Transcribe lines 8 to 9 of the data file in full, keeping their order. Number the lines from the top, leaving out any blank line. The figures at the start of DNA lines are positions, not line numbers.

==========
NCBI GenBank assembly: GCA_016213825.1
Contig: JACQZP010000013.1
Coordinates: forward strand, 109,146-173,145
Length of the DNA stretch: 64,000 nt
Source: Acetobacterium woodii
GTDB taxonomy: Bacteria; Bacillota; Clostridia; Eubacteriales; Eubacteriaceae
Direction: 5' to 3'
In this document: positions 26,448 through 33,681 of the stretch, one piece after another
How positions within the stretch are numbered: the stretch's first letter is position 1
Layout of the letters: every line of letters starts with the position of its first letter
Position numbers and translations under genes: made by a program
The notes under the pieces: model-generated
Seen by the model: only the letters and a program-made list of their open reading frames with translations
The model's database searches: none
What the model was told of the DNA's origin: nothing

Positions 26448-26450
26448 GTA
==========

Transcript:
In this document: positions 26,448 through 33,681 of the stretch, one piece after another
How positions within the stretch are numbered: the stretch's first letter is position 1